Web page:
People in Detroit are still talking about how well behaved—respectful, joyful, generous and kind—ELCA youth were. After 18 years working with the ELCA Youth Gathering I am no longer surprised by such comments. I have grown to expect that ELCA youth will represent themselves, their denomination and their particular congregation with infectious joy, respect and generosity.
Most people who comment about the behavior of ELCA youth seem astounded and perplexed, as if they assume all teenagers are aloof and narcissistic, and not trustworthy. When people who encounter youth at an ELCA Youth Gathering wonder how we have such great kids, I always want to say, “It isn’t rocket science.”
How do you define art? A painting? A sculpture? A fine piece of music? A moving play?
Godin, one of my favorite bloggers, defines art as "a human act, a
generous contribution, something that might not work, and it is intended
to change the recipient for the better, often causing a connection to
happen." According to Seth's definition, the 2015 ELCA Youth Gathering
30,000 Lutheran humans acted on behalf of a city that needs champions.
30,000 Lutherans contributed generously – 1 million diapers and counting!
30,000 Lutherans risked meeting in a city emerging from economic collapse.
30,000 Lutherans were changed for the better because they gave of themselves in service to others.
A person's favorite teaching of Jesus is, "So the first will be last, and the last will be first" (Matthew 20:16). S/he wants to know when it will happen. When will she get to "revel in the luxuries that [the 1 percent] take for granted." Apparently s/he thinks the 1 percent are "the first."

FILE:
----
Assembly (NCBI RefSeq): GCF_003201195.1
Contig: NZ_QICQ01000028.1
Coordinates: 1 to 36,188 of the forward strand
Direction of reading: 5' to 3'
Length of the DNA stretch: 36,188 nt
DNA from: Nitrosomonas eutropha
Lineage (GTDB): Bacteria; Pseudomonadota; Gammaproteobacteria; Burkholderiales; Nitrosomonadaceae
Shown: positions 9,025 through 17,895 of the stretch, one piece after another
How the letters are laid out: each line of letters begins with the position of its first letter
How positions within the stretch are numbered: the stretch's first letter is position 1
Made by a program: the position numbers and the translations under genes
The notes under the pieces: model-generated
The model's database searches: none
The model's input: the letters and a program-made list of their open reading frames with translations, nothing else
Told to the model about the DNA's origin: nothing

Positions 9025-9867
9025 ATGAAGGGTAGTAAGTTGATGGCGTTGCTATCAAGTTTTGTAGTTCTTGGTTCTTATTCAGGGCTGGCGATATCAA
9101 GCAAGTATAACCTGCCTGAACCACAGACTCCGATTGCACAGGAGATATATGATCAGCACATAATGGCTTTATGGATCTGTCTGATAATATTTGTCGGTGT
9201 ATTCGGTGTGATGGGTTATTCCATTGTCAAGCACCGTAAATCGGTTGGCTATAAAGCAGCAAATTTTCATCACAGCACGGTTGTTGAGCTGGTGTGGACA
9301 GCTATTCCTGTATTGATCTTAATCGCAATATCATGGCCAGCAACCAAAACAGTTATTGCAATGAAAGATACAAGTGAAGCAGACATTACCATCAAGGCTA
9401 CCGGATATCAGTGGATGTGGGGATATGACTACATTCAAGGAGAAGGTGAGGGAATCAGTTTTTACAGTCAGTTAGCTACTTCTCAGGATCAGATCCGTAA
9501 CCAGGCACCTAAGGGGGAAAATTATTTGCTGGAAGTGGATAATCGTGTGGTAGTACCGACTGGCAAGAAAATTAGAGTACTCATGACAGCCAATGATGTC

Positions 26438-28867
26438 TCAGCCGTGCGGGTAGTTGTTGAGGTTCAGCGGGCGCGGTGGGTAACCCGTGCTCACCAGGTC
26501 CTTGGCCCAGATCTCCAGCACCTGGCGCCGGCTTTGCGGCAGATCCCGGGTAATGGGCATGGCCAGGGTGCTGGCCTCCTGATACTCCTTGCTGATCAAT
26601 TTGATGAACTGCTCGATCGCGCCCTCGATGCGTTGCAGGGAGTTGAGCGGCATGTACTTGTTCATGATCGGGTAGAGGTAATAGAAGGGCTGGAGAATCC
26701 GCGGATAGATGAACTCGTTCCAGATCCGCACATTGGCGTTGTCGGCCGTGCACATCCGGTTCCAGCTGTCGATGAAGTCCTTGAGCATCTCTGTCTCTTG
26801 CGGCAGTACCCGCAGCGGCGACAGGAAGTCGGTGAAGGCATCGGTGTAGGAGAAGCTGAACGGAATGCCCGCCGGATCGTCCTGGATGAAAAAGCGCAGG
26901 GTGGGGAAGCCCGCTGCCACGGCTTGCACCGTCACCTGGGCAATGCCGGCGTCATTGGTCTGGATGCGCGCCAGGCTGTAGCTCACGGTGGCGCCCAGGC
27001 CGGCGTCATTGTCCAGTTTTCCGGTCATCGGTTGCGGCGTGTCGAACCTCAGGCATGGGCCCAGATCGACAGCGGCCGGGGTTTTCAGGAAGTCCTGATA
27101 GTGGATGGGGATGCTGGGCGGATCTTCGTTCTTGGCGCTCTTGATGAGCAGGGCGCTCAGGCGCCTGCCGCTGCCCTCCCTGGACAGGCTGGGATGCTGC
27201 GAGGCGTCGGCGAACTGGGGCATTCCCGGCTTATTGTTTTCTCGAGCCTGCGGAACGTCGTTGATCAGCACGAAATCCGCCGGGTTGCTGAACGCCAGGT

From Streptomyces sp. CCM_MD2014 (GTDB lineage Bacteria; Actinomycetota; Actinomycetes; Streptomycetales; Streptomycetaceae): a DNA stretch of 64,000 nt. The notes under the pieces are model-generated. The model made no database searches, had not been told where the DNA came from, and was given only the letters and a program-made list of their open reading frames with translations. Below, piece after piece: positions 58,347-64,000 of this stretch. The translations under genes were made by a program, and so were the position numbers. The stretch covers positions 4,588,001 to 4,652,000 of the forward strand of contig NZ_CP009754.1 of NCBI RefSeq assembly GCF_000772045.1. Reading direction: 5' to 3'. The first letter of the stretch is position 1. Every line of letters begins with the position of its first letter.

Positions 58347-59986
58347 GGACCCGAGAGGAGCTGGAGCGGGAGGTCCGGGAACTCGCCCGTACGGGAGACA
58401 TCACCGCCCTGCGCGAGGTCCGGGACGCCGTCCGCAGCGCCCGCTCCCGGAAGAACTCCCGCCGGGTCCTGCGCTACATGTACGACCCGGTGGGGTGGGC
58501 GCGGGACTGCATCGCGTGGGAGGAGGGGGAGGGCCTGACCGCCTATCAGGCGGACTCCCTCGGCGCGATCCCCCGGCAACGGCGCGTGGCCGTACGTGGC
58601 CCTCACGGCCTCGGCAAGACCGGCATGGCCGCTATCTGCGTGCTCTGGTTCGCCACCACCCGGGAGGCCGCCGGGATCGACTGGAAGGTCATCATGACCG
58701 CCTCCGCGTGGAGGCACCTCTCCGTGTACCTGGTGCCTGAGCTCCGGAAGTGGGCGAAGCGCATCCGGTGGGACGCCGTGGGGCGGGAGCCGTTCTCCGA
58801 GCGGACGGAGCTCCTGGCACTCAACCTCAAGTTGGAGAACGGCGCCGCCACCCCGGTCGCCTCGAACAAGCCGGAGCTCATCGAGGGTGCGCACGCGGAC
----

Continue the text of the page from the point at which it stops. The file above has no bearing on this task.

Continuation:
Responding to his/her inquiry, the wise teacher wonders if the inquirer is missing Jesus' point. In Jesus' kingdom there are no firsts and lasts, no winners or losers, no chosen and not chosen, no true believer and infidel. "[God's] kingdom," the wise teacher says, "is not a zero-sum, winner-take-all game of 'us against them,' but a non-zero celebration of all of us together." The wise teacher goes on to suggest that the inquirer choose to stop playing his/her game and start playing Jesus' game.
"A few [weeks] ago we were dispersed; we did not know each other. Now we are together; we belong to each other." This is part of a longer quote from a book by Jean Vanier, founder of the L’Arche community, that describes for me one of the beauties of the ELCA Youth Gathering.
The dispersed will come together in Detroit this summer. They’ll leave knowing that God brought them together for a purpose, and God sends them back out with a message for the world: Jesus is good news! Youth will be sent home with a mission to rise up together as followers of Jesus Christ who build bridges, bear burdens, break chains and bring hope.
You can track almost anything these days—patterns of food intake, fatigue, mood, number of steps you’ve taken, heart rate, and even how much REM sleep you got last night. This phenomenon is part of a rapidly growing movement of fitness buffs, techno-geeks, and people with chronic conditions who obsessively monitor various personal metrics. It has been called the quantified-self movement. I was surprised to learn that there are quantified-self communities worldwide that produce international meetings, conferences and expositions, community forums, web content and services to help people get meaning out of their personal data.
Rising up does not mean having power over but, rather, having power with. Mary Parker Follett, a social worker who in the early 20th century became a management theorist and consultant, helps us understand the difference: "Power over is a traditional relationship in which one person has power over another person, or one group over another group, or one nation over another nation." Having power over involves dominance and coercion, and it usually means the most powerful get their way whether it is best for the other or not. This kind of traditional scenario is marked by polarities — winner/loser, good/bad, right/wrong. In contrast, power with is relational and mutual, says Follett. "It creates new possibilities from the very differences that might exist in a group." Within this posture is the potential for co-creative power where something new can be generated to benefit both, and hopefully all of creation.